For the first time in Bill Ryan's 10 years of public service, Syracuse and the owner of the Destiny USA mega-sized shopping mall are not facing legal action. Ryan is a former common councilor and now chief of staff for the mayor and chairman of Syracuse Industrial Development Agency (SIDA), the city's development arm.
SIDA and the developer behind Destiny USA, Robert Congel's Pyramid Companies, reached a settlement Monday to avoid up to three lawsuits.
"I think it leaves [Syracuse and Destiny USA's relationship] in a place where it’s never been before," Ryan said, "and that is with little or no litigation and little or no threat of litigation."
The dueling legal threats reached a head late last year when there was talk of up to three different lawsuits from the two sides. The current round of legal posturing stems from an announcement last summer by Congel that the mall would not expand as much as once promised.
But through a loophole in its payment-in-lieu-of-taxes contract, it was able to keep its 30-year tax break. That prompted the city, and SIDA, to begin trying to shake as much out of the mall as possible.
First SIDA declared Pyramid to be in default of its agreement and demanded - under threat of legal action - that the mall make a series of $1.1 million dollar payments to the agency for contract extensions. The developer made those payments, but "under protest." Pyramid threatened to sue to get the money back.
At the same time, SIDA voted to flip ownership of Destiny USA's auxiliary parking lots back to the mall (SIDA owned them under the tax break deal). The lots sit on the land Congel once promised to to use to expand the mall. The transfer would allow Syracuse to begin collecting property taxes on the land. That prompted yet another threat of legal action from the mall's owner.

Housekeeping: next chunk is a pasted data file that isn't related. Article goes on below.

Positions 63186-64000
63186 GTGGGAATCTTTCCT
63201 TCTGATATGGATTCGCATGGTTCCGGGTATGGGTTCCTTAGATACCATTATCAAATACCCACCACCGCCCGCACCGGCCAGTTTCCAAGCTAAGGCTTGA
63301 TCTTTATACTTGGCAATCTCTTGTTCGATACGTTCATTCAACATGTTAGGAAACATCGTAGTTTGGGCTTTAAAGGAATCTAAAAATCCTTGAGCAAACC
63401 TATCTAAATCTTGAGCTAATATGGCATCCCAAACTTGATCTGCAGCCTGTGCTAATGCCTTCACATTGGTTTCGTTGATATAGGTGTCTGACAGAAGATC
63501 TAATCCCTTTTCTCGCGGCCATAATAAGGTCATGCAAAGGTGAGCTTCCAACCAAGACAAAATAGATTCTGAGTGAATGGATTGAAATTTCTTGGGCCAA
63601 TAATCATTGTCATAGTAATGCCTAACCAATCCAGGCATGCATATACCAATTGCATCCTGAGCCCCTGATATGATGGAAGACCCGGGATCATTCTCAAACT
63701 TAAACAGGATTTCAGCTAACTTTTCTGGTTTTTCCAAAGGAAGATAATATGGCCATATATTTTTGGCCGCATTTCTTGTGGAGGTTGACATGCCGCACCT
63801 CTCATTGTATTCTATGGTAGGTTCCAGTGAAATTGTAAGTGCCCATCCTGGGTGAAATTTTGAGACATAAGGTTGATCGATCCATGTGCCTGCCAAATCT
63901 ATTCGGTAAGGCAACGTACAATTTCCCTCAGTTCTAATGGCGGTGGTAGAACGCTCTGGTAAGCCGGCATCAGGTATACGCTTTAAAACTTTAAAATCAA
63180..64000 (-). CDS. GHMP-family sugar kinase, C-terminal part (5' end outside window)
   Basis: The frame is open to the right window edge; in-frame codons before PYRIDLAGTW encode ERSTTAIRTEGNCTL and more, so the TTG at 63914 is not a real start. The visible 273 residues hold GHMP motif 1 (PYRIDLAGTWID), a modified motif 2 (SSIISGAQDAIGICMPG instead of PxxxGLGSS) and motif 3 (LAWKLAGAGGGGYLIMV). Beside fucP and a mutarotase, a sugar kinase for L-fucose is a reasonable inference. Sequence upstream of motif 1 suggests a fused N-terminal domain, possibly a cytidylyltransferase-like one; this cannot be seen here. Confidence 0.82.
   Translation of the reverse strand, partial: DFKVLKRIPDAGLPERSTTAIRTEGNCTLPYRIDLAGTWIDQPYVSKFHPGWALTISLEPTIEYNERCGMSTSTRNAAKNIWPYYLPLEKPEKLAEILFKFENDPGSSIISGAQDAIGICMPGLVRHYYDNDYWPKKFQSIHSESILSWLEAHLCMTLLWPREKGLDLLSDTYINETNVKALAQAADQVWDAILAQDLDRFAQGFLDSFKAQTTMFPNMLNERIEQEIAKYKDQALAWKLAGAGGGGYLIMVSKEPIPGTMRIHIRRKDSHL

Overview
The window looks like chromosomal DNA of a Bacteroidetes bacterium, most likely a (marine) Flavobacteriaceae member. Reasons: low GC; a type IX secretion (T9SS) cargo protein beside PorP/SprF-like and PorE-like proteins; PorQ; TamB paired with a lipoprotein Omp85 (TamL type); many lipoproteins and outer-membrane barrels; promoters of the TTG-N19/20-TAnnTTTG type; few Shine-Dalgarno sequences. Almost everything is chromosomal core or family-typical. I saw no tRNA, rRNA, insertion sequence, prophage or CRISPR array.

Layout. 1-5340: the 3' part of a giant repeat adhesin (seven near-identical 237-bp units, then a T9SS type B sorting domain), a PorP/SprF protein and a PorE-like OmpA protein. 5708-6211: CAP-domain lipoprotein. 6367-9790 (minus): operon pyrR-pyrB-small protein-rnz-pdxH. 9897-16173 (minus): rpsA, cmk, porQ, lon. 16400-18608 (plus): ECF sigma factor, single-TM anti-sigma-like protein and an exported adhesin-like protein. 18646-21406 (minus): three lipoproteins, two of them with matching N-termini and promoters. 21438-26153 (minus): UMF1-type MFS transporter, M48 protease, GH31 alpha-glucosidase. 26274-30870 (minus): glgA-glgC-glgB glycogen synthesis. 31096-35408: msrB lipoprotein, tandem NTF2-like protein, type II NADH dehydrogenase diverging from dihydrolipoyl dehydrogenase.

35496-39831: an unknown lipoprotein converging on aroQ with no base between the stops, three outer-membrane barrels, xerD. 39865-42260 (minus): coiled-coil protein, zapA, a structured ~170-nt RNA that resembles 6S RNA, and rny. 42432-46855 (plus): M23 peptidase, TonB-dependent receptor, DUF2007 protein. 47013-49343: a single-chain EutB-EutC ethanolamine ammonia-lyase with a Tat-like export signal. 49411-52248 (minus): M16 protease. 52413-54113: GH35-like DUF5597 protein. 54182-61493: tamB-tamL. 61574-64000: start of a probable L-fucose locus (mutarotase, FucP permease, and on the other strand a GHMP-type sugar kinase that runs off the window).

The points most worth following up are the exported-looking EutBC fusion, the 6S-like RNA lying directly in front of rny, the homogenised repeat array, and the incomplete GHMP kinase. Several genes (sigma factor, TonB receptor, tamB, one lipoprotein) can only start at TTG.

The third legal threat was related to Hiawatha Boulevard, a major thoroughfare that runs past the mall. The street cuts off the current mall from those auxiliary parking lots. As part of the original deal with the city, Destiny would have been able to close off a part of the street as it expanded onto those lots. The Common Council voted to revoke that right last year.
The settlement puts all those legal threats to rest. Ryan says that while the deal isn't perfect, at least the legal threats are over.
"When you make a settlement, you settle some things," he said.
Here's how the settlement shakes out:
- SIDA will return the $2.2 million in payments to Pyramid by not picking up a $200,000 annual payment from the developer for waterfront redevelopment, part of the tax deal. It will forgo that payment for about 10 years, until it totals $2.2 million.
- Pyramid agreed to assume ownership of the parking lots, which are assessed at $12.8 million. They will now be taxable at a rate of $499,200 a year. That's an increase of $92,000 over what SIDA was getting for the land from the earlier tax deal.
- Syracuse will regain control of Hiawatha Boulevard, as the council ordered, and Pyramid will not be able to close the street down.
David Aitken, a spokesman for Pyramid Companies, issued the following statement:
We appreciate the collaborative effort that has resulted in the Agreement with the City and SIDA to resolve these open issues. We are looking forward to continuing our efforts to develop this site as the premiere shopping, dining, and entertainment destination in the United States, and also look forward to the benefits this development will continue to bring to the City, the County and the region.
The loss of the $2.2 million and any other concessions is worth avoiding going to court with Destiny USA, Ryan said; something Syracuse has done before and not faired well in.
Ryan says he'll now be able to move on from the ordeal and put his attention elsewhere.
"I can focus my time on other issues and other problems that face the city," he said.